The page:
How to Develop a Photo Using Blueprint Paper and Windex




Introduction: How to Develop a Photo Using Blueprint Paper and Windex

Develop blueprint paper using Windex.

Step 1: Grab a Container

Order some take-out and rip the lid of the styrofoam container.

Step 2: Fill With Windex

Pour adequate amount of Windex glass cleaner into container lid.

Step 3: Rack

Find something that you can set your paper on so it doesn't get wet but still absorbs the Windex fumes.

Step 4: Plastic Bag

Place inside plastic bag so the fumes are contained.

Step 5: Grab a Print

Find a nice black and white photograph that you will use for the contact printing.

Step 6: Diazo Paper

You will need some blueprint diazo paper. I found mine on ebay for six dollars.

Step 7: Stack Them

Place the blueprint paper sensitive side up on a flat surface. Then place the black and white photo face down.

Step 8: Sandwich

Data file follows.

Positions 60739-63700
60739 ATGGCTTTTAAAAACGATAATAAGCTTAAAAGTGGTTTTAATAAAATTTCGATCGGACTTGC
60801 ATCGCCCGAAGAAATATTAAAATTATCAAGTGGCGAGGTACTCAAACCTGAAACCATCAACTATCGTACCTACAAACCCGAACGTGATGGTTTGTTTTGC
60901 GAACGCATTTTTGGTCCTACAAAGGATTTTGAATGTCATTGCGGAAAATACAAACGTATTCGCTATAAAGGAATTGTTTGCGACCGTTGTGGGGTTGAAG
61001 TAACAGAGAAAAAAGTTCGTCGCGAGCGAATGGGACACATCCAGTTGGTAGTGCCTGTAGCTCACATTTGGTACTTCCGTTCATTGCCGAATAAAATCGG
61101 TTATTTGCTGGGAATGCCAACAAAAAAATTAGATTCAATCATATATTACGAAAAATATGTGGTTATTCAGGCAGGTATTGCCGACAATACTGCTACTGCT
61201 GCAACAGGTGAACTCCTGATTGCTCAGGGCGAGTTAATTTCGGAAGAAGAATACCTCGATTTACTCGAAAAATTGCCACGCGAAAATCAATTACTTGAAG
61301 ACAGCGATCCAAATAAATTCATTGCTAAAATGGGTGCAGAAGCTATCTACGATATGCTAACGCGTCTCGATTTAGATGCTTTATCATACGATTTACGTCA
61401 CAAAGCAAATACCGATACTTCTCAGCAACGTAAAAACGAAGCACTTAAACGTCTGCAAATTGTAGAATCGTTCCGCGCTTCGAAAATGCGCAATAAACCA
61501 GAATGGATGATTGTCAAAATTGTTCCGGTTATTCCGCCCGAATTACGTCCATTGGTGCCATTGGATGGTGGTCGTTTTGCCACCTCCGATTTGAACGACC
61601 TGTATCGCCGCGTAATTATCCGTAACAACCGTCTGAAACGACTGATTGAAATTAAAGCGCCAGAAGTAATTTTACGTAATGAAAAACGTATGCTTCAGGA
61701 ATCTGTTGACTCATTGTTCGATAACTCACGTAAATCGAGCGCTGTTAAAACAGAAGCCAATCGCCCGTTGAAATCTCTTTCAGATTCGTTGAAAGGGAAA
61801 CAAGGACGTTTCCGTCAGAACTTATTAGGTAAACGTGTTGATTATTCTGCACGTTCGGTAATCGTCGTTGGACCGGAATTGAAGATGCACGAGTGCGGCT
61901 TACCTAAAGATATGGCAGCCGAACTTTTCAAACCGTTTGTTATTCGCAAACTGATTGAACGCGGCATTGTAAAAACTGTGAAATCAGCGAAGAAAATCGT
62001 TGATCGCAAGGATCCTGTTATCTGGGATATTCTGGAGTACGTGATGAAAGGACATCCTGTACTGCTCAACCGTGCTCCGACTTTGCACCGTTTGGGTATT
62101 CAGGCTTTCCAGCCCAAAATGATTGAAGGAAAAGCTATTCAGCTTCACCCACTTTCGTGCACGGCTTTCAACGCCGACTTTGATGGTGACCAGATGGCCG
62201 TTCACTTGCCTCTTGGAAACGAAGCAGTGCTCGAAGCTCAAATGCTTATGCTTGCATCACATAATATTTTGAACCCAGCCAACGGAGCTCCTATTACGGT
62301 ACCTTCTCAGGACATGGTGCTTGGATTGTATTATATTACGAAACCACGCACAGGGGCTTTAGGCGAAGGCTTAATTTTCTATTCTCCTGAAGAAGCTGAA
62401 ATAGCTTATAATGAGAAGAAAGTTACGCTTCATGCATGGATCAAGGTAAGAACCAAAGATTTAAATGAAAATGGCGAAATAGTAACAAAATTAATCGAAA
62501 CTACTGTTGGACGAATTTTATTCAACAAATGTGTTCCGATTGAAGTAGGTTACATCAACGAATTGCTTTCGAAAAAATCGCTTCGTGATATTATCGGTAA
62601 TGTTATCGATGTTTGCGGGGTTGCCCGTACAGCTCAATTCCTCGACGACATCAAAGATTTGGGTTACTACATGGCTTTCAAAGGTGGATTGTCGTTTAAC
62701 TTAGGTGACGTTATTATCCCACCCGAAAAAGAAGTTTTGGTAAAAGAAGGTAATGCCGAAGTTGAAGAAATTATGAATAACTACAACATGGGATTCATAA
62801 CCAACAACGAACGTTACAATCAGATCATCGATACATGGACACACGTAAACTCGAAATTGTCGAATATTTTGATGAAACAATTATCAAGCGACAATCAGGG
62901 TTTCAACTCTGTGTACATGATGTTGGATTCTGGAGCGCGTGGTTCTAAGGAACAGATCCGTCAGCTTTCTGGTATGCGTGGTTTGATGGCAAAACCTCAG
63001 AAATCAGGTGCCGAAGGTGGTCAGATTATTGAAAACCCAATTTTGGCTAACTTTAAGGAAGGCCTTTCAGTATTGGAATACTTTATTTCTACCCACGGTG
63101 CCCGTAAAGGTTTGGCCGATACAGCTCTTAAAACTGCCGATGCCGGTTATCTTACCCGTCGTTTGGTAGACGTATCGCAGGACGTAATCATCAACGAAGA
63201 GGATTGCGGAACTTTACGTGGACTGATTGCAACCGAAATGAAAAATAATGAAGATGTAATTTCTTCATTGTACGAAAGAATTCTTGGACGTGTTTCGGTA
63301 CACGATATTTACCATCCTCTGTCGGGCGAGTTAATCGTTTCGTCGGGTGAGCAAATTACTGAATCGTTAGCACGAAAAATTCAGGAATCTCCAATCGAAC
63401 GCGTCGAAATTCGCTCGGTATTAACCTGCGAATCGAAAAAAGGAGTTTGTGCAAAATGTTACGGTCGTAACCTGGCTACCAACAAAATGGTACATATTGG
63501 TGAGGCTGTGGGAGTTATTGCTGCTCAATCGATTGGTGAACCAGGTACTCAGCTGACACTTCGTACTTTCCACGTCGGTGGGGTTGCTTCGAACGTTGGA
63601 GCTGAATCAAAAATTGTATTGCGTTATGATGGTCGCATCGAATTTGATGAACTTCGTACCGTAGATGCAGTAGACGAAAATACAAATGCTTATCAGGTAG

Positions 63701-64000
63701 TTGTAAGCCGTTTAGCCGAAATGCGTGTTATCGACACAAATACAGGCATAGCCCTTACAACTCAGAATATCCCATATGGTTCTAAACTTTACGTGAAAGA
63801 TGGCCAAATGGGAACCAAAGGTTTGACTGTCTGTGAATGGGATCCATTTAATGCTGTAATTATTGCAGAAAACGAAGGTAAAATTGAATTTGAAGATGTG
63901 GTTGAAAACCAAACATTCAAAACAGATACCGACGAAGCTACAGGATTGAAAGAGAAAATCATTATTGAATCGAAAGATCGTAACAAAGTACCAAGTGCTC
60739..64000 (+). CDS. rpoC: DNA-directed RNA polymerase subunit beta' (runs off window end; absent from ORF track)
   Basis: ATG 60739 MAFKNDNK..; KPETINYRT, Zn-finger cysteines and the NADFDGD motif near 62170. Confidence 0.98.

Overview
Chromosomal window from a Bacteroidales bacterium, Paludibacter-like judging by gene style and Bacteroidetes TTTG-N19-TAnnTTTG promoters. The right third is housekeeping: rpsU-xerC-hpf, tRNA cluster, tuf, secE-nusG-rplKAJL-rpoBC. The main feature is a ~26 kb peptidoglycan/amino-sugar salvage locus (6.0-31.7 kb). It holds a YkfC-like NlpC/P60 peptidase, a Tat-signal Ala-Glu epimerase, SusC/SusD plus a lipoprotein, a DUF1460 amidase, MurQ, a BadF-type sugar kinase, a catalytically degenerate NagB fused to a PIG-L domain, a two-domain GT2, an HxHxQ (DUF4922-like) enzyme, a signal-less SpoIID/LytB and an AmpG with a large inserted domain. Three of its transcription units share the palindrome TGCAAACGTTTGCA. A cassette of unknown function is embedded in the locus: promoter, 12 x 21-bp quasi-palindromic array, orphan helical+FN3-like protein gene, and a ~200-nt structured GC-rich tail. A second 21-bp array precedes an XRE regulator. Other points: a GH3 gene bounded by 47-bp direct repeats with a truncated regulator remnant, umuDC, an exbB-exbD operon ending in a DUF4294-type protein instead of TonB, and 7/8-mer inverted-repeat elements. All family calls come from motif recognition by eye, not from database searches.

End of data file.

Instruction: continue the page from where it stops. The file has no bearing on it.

Sandwich with a piece of clear glass.

Step 9: Expose

Place in DIRECT sunlight for 4 to 5 minutes.

Step 10: Check Paper

After you have exposed for 4 to 5 minutes you should see some discoloration that resembles your image.

Step 11: Develop

Place paper sensitive side down on the rack in plastic sack for 5 minutes or more. Make sure to close the plastic bag so the fumes stay in.

Step 12: Done

Enjoy your Windex print.



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36 Discussions

No good... the colour change is due to the amonia in the Windex interacting with the areas of the blueprint paper that were _not_ exposed to the sunlight. Amonia + whatever chemical makes blue.